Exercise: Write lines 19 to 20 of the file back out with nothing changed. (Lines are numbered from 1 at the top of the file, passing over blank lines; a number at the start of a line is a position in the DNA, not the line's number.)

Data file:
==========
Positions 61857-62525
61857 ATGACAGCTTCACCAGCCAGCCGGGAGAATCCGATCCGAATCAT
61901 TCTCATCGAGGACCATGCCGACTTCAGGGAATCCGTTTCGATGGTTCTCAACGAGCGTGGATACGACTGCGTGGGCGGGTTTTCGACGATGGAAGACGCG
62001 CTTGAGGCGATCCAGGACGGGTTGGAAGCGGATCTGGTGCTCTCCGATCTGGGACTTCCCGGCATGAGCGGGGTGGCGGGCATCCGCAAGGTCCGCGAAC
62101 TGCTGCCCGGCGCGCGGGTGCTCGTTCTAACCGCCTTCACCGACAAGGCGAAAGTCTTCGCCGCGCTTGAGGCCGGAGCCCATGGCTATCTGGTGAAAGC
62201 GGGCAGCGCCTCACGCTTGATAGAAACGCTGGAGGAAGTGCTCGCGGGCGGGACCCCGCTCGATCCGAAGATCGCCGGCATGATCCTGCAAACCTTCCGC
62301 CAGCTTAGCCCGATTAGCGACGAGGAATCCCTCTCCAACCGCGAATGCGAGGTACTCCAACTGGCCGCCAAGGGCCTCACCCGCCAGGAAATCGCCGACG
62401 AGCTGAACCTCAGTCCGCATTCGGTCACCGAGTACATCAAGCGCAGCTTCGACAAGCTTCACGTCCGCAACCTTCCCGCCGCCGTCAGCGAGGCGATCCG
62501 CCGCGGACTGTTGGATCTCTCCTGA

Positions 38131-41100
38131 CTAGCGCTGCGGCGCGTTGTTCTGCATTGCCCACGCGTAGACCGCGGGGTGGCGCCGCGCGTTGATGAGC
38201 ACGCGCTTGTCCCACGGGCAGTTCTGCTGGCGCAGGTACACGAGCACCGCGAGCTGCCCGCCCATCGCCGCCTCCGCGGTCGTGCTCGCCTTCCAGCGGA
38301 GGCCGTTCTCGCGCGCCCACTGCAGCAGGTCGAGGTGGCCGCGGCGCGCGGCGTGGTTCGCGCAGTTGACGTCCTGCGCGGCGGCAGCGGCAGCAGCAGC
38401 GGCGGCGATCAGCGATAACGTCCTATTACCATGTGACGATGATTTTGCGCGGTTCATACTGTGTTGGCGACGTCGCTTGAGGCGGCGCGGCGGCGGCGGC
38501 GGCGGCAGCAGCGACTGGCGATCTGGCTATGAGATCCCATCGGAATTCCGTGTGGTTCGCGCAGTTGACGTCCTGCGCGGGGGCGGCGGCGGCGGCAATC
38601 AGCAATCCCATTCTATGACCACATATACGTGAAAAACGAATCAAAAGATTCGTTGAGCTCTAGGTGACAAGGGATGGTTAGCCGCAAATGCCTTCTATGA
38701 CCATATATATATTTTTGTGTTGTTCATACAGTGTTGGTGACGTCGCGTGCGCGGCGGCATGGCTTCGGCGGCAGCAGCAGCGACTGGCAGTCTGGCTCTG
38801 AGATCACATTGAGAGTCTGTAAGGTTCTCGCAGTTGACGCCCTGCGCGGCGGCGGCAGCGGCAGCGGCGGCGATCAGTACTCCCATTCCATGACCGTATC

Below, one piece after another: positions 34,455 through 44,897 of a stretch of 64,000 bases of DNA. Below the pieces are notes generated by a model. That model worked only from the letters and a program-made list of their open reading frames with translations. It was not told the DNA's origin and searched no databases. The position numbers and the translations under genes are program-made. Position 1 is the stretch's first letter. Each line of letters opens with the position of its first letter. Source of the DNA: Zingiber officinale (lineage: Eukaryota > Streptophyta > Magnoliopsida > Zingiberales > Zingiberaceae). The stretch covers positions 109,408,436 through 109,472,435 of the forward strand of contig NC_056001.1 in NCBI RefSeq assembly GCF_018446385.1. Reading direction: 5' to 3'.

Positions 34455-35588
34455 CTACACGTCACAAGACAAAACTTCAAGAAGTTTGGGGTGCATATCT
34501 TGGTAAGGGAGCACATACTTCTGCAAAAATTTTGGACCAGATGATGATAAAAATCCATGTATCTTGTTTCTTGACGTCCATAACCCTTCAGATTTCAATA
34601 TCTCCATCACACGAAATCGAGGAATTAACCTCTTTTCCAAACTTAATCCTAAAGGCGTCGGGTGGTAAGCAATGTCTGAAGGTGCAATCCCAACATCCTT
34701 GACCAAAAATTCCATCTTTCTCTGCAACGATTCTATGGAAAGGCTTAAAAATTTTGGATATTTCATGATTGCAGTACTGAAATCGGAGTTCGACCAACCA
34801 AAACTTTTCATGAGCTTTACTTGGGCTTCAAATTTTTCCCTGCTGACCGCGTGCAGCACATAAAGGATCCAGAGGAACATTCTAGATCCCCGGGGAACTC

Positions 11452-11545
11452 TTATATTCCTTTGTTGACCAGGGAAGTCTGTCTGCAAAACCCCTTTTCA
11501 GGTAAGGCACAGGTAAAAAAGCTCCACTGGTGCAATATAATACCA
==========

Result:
Below, one piece after another: positions 34,455 through 44,897 of a stretch of 64,000 bases of DNA. Below the pieces are notes generated by a model. That model worked only from the letters and a program-made list of their open reading frames with translations. It was not told the DNA's origin and searched no databases. The position numbers and the translations under genes are program-made. Position 1 is the stretch's first letter. Each line of letters opens with the position of its first letter. Source of the DNA: Zingiber officinale (lineage: Eukaryota > Streptophyta > Magnoliopsida > Zingiberales > Zingiberaceae). The stretch covers positions 109,408,436 through 109,472,435 of the forward strand of contig NC_056001.1 in NCBI RefSeq assembly GCF_018446385.1. Reading direction: 5' to 3'.

Positions 34455-35588